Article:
4 Things Contractors Should Know About Contractors Insurance

Any company involved in construction work, building maintenance or installation and repair services is in need of contractors insurance. Contractors will be ill-advised to forego contractor insurance in a climate of high crime statistics, unpredictable weather conditions, negligent workers, faulty equipment, defective substances and a million and one other thing that can go wrong in the contracting business.

There is also an ever-growing propensity to be held responsible and accountable for damages caused to third parties. Think about it this way: Insurance premiums cost a mere fraction of stolen materials, damaged projects or compensating agents or third parties for losses incurred through the negligence of workers or the forces of nature beyond anyone's control. By having the conviction and foresight to take out builders' insurance, contracting businesses are safeguarding themselves against possible losses and lawsuits that could end up by severely crippling the company financially or, in the worst case scenario, even bankrupting it. A contractor's policy actually costs very little in terms of premiums and is worth its weight in gold.

The basics of builder's insurance

1. Builders' Risk Coverage (also known as construction coverage)

Builders' risk insurance indemnifies the contractor for losses or damages to a building while the building is under construction. Insurance usually covers the building for a specific time period and applications only while the building is under construction. This type of insurance typically covers fire damage and vandalism. The policy may also include materials in transit to the building site as well as materials and equipment stored on site. Tools, equipment, vehicles, materials and any other assets used on site may also be covered. For the amount of protection it affords (and the peace of mind that goes with it) builder's risk insurance is reliably inexpensively (as against general liability insurance).

2. Insuring Materials on site and in transit

Given the cost of modern building materials, it is common practice for constructors to insure their materials either on site or while in transit. However, the onus is on builders to make sure that all reasonable precautions are in place to protect materials from theft or storm damage as much as possible. This coverage can also include materials stolen in transit due to the vehicle being hijacked while en route to the building site.

3. The most common insurance claims made by contractors

The most frequent claims made by contractors entail materials theft, damaged materials while in transit, storm damage, or surrounding properties being damaged while construction is in progress.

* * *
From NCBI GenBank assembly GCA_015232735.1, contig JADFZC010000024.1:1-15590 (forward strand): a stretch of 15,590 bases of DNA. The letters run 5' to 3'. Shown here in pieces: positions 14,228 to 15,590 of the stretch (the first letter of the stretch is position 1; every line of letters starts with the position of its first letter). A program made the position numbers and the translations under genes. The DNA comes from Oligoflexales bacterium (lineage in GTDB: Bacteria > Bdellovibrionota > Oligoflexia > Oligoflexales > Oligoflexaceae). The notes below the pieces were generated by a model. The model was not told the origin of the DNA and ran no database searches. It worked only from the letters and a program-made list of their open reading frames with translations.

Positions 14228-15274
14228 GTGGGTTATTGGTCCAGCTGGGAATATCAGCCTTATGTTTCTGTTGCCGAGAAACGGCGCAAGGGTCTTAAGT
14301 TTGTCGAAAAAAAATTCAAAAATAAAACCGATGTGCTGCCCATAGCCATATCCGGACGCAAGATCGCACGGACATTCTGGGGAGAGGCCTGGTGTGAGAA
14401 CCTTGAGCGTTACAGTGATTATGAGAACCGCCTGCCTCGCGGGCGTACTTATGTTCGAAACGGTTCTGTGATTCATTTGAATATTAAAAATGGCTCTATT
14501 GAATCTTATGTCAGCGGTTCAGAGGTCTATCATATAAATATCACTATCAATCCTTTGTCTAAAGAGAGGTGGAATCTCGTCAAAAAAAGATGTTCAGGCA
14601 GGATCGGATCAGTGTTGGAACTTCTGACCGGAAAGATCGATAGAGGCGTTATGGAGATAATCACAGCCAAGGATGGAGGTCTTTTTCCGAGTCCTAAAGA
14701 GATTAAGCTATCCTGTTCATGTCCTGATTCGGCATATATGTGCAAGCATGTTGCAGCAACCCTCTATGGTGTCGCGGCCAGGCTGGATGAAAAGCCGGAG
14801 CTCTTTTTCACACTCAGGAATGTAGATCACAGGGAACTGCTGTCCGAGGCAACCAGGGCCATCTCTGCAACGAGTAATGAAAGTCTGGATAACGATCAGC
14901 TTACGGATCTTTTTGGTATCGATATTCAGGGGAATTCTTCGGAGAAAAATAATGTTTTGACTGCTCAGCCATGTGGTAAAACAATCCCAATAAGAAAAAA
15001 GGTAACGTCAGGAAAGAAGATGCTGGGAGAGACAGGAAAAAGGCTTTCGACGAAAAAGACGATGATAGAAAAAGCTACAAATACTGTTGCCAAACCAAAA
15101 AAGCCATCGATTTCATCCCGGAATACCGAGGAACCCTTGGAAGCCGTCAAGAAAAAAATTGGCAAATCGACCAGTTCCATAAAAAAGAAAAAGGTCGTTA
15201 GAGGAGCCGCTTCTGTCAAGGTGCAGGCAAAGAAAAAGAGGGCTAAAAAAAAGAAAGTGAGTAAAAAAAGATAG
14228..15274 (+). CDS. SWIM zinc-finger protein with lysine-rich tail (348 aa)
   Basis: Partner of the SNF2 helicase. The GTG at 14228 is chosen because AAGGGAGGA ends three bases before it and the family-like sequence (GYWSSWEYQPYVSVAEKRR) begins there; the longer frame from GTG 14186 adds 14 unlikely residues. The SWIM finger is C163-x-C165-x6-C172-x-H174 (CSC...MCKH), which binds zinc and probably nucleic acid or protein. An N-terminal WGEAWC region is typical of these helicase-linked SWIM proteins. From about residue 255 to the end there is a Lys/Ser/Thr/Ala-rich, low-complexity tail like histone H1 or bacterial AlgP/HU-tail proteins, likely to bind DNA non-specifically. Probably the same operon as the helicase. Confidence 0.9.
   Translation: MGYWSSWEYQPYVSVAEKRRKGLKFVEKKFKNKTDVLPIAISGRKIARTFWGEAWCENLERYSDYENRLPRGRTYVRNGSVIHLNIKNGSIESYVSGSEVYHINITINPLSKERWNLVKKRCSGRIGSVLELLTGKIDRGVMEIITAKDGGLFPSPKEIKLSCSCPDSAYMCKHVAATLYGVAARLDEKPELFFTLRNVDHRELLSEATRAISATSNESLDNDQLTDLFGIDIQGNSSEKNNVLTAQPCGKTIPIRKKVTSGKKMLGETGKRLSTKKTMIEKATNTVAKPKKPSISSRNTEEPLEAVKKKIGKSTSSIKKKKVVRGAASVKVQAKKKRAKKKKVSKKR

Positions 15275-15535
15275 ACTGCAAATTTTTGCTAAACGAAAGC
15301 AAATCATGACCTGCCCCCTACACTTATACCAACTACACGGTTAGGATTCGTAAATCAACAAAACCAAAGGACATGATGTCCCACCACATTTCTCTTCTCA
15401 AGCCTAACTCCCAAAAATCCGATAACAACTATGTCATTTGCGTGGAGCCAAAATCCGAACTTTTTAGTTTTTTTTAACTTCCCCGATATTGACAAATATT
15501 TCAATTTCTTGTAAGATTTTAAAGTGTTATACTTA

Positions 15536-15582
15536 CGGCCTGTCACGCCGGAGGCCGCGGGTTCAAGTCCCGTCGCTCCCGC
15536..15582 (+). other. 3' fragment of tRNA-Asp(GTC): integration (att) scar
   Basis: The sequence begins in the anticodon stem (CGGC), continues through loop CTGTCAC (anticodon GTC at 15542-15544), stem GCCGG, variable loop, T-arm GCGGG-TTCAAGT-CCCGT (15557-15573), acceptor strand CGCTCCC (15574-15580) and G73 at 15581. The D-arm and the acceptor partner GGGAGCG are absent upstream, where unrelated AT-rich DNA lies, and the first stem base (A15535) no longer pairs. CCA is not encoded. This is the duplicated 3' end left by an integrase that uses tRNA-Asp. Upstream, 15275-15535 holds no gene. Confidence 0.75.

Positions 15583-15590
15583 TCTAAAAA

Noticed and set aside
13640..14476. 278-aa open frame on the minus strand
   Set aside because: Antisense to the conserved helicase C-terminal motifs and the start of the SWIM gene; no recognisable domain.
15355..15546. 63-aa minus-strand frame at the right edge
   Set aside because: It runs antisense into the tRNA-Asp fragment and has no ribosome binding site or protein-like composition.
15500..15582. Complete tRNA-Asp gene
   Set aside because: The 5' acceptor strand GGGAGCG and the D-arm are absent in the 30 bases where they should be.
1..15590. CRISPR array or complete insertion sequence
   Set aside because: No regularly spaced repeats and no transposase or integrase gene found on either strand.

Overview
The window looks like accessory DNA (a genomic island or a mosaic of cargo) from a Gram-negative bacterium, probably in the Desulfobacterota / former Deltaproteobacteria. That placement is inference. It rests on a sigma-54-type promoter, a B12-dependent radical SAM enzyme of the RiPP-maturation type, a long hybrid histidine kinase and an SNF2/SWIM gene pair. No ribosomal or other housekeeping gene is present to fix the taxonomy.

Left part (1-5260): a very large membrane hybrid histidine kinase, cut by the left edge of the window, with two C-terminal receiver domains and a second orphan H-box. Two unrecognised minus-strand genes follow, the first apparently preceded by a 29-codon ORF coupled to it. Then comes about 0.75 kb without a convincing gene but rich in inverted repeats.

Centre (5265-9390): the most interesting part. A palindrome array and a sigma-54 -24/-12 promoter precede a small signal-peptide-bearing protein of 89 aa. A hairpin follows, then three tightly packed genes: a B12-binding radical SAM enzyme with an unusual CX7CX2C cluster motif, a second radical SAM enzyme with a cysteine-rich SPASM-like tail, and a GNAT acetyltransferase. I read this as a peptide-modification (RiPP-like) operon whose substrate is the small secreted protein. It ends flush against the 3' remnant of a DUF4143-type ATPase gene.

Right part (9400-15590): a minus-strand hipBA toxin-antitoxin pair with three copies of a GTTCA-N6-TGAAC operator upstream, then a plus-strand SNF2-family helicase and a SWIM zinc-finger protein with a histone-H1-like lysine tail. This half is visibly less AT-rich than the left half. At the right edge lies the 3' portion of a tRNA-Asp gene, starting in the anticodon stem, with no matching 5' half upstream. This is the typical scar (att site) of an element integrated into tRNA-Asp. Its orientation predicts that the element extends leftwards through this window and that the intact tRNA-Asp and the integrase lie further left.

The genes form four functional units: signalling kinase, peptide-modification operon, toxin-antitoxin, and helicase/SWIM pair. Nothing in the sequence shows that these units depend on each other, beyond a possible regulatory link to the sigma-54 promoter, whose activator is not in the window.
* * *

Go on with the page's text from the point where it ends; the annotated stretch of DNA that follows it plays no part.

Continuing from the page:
4. Most expensive Claims

The most costly claims most commonly filed by contractor are usually damages caused by third parties and their properties due to the contractor's "negligence" for example, materials being blown off structures in storms or high winds and landing on nearby cars or buildings. Also damage caused to existing underground pipes or cables. Other high claims are damages caused by fire, rainwater damage to structures, lightning damage or severe storm damage. All these liabilities can be covered by an All Risks contractor's policy.

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Dress Hangers – A Wise Investment For Every Wardrobe

Hangers were invented in the early 1900s, when Albert J. Parkhouse twisted a wire to use for hanging coats. A century later, shoppers can find a plethora of hanger types, including dress hangers.

More than a handy tool for holding clothes while in storage, a dress hanger is also an accessory that helps an item of clothing maintain its form. This is especially true for dresses, which require additional support to keep the garment in shape.

Options for dress hanger selections include the wood, metal or acrylic varieties, which offer a distinct look as well as strength. The wooden type appears classy and natural, with colors that range from taupe to chestnut and to dark brown. Metals are known for their remarkable durability, but select makers of plastic hangers have become popular in recent years for developing a sturdier – even touted as 'unbreakable' – line.

For that extra touch of fabric care, shoppers can also opt for dress hangers that come with fabric padding made of velvet, linen or satin finish. This type is perfect for dresses that are crafted using lace, silk, taffeta and similar fabrics that can be sentenced to damage. Clips, stay-on details and drop and bar attachments may likewise be added to address particular clothing display needs.

Investing in good hangers is a wise decision not just for women with an extensive wardrobe, but also for clothing store owners that need reliable garment storage and display accessories. A hanger can even serve to market a company's brand, through the artful use of logos that are etched, printed or embossed onto its surface. High-quality dress hangers can contribute to the creation of a shopper-friendly vibe in stores, and even make the merchandise become even more appealing.

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